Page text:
It’s time to stop arguing about whether or not climate change is happening and do something about it. Today I’m going to share some of the things that have already happened because our climate is changing.
Lyme disease is a huge new problem here in Maine. We never had deer ticks when I was a kid.
I have enjoyed pheasant hunting in North Dakota, but was surprised to learn that their deer are dying in huge numbers, due to a disease caused by the bites of a midge. This disease was limited to southern states but the warming climate has brought the midges north. Recently the disease made it to Wisconsin.
Climate change has resulted in Minnesota’s moose population going from 4000 to just 237 moose. And I probably don’t have to tell you that Maine’s moose are being killed in big numbers by tiny blood sucking ticks, a new and tragic phenomenon in our state.
We’ve lost a lot of deer wintering habitat and suffered a near total loss of the deer herd in northern and western Maine after two consecutive brutal winters. The conifer trees that deer rely on are having a hard time, partly due to climate change which is moving new tree species north.
Our native trout are in trouble because of warming water in some brooks, streams, and ponds. The National Wildlife Federation authored a report, “Swimming Upstream: Freshwater Fish in a Warming World.” Not good. Not good at all. Many studies have documented rising temperatures in major rivers and lakes across the country. A 2012 die off of lake trout in our own Lake Auburn is an example used in a one report.
Weather events leave brooks and streams swollen and overflowing and later, reduced to a trickle. Last September, I could not fish, for the first time in 30 years, in my favorite brooks and streams near Baxter Park, because the water was so low and hot. Brook trout were unable to spawn, so we lost an entire year’s class of trout.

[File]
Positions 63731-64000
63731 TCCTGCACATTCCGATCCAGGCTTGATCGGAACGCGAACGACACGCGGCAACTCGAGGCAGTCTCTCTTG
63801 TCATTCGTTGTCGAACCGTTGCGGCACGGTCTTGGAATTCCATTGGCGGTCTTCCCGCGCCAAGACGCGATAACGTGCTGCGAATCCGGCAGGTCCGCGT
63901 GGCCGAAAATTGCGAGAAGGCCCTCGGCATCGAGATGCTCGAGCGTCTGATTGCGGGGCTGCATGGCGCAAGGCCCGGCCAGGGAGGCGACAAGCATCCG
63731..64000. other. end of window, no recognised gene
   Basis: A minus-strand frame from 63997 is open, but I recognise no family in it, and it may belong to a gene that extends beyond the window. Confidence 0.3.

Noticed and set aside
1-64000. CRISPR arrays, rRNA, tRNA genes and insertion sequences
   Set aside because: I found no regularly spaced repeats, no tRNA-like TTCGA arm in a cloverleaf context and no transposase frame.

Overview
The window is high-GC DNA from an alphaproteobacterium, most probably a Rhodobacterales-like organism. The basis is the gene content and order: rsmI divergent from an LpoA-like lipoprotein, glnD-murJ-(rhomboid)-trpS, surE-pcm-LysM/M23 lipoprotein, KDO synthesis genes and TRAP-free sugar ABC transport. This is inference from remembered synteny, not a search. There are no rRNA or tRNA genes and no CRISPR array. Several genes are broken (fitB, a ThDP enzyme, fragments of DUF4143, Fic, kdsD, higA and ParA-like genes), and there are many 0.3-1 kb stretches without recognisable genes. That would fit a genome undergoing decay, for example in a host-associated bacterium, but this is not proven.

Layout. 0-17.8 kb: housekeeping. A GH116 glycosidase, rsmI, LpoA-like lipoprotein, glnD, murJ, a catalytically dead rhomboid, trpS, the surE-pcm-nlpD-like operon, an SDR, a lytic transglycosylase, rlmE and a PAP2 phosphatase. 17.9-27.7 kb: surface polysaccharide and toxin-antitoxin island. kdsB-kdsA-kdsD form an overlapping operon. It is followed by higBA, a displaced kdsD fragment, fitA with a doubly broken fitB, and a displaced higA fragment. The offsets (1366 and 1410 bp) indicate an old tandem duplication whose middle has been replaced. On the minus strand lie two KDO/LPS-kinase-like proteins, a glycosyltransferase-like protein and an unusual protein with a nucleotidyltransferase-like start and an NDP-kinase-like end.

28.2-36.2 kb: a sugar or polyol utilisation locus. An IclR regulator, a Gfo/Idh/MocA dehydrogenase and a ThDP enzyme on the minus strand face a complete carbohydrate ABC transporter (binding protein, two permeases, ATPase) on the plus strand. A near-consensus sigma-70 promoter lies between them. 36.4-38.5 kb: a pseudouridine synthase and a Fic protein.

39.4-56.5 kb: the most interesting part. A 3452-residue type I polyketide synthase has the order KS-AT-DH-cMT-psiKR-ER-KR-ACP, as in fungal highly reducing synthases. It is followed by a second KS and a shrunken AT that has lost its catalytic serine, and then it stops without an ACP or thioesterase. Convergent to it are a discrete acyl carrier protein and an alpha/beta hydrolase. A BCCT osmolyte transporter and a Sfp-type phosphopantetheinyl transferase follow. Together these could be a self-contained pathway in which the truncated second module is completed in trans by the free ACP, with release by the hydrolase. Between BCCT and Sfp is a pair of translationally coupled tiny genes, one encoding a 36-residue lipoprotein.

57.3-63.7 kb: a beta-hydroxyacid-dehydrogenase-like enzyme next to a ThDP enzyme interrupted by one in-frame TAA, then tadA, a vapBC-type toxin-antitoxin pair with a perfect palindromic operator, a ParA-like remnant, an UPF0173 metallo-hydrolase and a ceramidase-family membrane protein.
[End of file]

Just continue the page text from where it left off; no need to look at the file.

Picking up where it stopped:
In 2016 Down East Books published my book on Maine Sporting Camps. We’ve gone from 300 to just 3 dozen of the traditional camps. When I asked what their biggest challenges are, most said the loss of hunters and anglers. Yes, climate changes are challenging Maine’s traditional businesses and rural Maine towns.
You must be aware of the terrible changes caused by our warming ocean waters. Lobsters are about all we’ve got left, and they are moving strongly north along our coast.
Recently, I read a frightening news story about evidence that Greenland’s ice sheet is melting faster than at any time in the past 450 years – and possibly much longer than that. Sea levels may rise as much as 20 feet. Good bye Commercial Street in Portland, along with many of our coastal waterfronts.
I could go on and on, but I will conclude with this. We must do all we can to stop climate change, now. If we don’t, our grandchildren and great-grandchildren will – justifiably – blame us for their misery. Please don’t let that happen.